3rd Generation: Commodore Daniel Turner (1794-1850), the son of Captain Daniel, began his career in the U.S. Navy as a midshipman at the age of fourteen, subsequently earning the rank of lieutenant on March 12, 1813. Two days later, he joined Oliver Hazard Perry’s (American, 1785-1819) squadron at Sackett’s Harbor, New York where he took command of the brig Caledonia in the Battle of Lake Erie. On September 10, 1813, Turner distinguished himself by providing suppressive fire for Perry’s flagship Lawrence, thereby earning a Congressional medal and a sword from the State of New York. After serving under Perry’s command on the frigate Java and the schooner Nonsuch, Turner commanded the USS Erie and the USS Constitution. 3rd Generation: Dr. William Turner (1775-1837), the son of Captain Daniel and the older brother of Commodore Daniel, served as a surgeon in the United States Navy. William married his first cousin Mehitable Foster (1780-1853), the daughter of Dr. Peter (1751-1822), and they had nine children, including Peter (1803-1871). 3rd Generation: Benjamin Bourne Turner (1780-1807), the son of Captain Daniel and brother of Commodore Daniel and Dr. William, appointed midshipman in the United States Navy Sept. 27, 1800, and lieutenant March 9, 1807. Unmarried, he was killed in a duel with Master John Rush, US Navy, Oct. 31, 1807, in New Orleans, over an argument about William Shakespeare. 4th Generation: Commodore Peter Turner (1803-1871) began his career in the U.S. Navy as a midshipman at the age of twenty, subsequently earning the rank of lieutenant on December 20, 1832. From 1834 to 1835, he served on the USS Columbus within his uncle Commodore Daniel Turner’s (1794-1850) Brazil Squadron. He also served aboard the USS Constitution in the Pacific and afterward on special duty at Portsmouth Navy Yard. His final cruise was on the USS Southampton before serving as commander of the U.S. Naval Asylum in Philadelphia, Pennsylvania. He was commissioned as a commodore in 1867. He married Sarah Stafford Jones (1826-1875) and had five children, including Hettie Foster (1850-1937). 5th Generation: Hettie Foster Turner (1850-1937) married Henry Harlan (1848-1898) and they had three children, including James Turner (1881-1931), through whose descendants the Turner family collection is being offered for sale.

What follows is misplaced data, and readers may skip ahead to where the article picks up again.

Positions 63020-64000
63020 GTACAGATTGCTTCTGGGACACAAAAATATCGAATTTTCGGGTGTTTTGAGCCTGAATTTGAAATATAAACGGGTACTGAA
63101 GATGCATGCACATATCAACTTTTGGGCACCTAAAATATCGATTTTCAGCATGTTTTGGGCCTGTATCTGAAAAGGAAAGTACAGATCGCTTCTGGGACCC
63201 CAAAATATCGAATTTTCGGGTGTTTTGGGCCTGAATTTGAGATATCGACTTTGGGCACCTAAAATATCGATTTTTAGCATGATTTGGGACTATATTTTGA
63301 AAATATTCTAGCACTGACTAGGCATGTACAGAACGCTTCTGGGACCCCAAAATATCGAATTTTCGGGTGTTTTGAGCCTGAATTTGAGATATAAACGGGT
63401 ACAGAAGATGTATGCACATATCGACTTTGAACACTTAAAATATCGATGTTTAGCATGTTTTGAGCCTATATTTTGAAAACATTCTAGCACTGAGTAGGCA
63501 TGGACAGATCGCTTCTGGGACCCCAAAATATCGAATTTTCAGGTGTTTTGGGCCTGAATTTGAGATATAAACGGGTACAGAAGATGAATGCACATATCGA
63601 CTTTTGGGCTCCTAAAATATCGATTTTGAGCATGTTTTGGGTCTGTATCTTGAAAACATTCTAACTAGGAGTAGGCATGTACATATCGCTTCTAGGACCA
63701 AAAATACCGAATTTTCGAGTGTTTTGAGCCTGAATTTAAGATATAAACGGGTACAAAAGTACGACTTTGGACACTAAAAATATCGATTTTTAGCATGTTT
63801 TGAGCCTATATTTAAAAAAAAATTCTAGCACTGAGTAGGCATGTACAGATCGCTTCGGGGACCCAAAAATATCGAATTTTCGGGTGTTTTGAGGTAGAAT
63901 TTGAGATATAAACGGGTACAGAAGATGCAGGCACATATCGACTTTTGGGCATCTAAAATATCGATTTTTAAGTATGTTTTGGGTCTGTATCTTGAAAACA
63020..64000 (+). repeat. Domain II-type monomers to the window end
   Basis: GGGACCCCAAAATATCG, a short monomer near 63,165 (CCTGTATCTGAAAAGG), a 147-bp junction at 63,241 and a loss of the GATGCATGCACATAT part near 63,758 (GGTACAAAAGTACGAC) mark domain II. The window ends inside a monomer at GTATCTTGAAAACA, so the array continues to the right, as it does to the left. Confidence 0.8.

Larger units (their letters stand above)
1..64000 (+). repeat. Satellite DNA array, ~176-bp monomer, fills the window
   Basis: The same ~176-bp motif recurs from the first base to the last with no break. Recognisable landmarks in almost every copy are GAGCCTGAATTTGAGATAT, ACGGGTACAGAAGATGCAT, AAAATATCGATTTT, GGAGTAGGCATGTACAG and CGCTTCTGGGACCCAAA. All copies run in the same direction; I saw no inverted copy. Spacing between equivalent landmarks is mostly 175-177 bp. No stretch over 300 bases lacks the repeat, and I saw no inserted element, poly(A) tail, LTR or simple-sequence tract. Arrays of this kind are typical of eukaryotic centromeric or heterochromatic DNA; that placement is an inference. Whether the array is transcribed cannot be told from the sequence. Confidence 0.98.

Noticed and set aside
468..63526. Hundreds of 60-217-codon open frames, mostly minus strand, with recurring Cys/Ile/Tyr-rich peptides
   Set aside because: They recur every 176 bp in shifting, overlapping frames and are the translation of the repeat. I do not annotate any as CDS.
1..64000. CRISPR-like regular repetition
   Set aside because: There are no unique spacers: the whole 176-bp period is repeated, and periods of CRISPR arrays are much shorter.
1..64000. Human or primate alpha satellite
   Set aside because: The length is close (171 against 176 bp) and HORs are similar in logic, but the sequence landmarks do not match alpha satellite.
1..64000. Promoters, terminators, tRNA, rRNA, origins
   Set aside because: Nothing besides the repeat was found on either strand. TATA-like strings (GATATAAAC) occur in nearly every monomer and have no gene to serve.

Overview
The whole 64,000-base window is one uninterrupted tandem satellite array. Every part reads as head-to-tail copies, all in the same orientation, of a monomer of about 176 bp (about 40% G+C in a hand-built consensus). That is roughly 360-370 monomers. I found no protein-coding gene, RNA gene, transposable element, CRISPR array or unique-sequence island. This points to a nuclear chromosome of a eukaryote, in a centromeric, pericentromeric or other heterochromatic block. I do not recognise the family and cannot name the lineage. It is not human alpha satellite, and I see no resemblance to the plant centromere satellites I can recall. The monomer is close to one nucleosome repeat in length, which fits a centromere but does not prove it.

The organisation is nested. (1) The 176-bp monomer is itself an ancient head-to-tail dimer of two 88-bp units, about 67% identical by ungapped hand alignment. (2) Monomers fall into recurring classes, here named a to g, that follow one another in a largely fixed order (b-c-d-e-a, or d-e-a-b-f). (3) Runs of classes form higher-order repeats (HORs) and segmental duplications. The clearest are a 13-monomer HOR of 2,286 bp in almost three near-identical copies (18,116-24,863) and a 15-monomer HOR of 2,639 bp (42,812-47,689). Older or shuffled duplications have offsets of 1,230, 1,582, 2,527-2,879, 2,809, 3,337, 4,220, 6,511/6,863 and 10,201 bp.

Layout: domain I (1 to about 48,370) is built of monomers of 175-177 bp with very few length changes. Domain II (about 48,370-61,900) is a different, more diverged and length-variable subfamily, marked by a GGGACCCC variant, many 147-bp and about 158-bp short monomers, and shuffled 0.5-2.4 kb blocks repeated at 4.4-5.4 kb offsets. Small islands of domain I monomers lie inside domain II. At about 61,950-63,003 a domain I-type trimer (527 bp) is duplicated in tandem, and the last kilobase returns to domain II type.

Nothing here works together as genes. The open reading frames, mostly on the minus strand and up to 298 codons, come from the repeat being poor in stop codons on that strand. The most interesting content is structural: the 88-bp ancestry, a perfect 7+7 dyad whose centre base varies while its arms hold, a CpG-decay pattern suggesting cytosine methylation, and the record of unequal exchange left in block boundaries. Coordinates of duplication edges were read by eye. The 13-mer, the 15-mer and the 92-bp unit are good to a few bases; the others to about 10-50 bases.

1 Turner Family Manuscript Archive Lot includes 200+ Turner Family letters, dated 1790s-1880s, hundreds of pieces of ephemera, and extensive genealogical records. Every letter contained in the Turner Family collection, as presented to Cowan’s, is included in this lot. Only presidential signed commissions and ship’s logs have been removed and offered individually. Letters include: Dr. William Turner (1775-1837). 50 letters and manuscripts written by or directly concerning William Turner, dated 1790s-1830s. The majority are dated 1803-1821, 1-4pp, written to family members while on naval service, and pertain to family matters or naval service. Notables and representative examples include: 1799 ALS to Peter Turner, Oct. 10, 1799, at Cape Francois, Haiti, reporting on events of the slave revolt now known as the Haitian Revolution, referencing Toussaint Louverture as an “ugly-looking negro leader, very polished in his manners, said to have as many as 50,000 men” as we the naval strength present; 1799 MS by Christopher Raymond Perry, father of O.H. Perry, appointing Wm. to surgeon on the General Greene; 1800 ALS from Wm. Turner to Dr. Moses Brown regarding sicknesses on the General Greene; war date ALS from Wm. Turner to George Turner, April 10, 1813, reporting being blockaded by the British Squadron; war date ALS to Wm. Turner regarding the personal effects of his brother Dr. Peter Turner, who died of wounds sustained at Plattsburgh, NY, and referencing Comm. Woolsey; copy of a letter from Wm. Turner to Gen. Thos. H. Cushing, Dec. 23, 1814, requesting to go into private practice as his family has sacrificed so much in the war and he must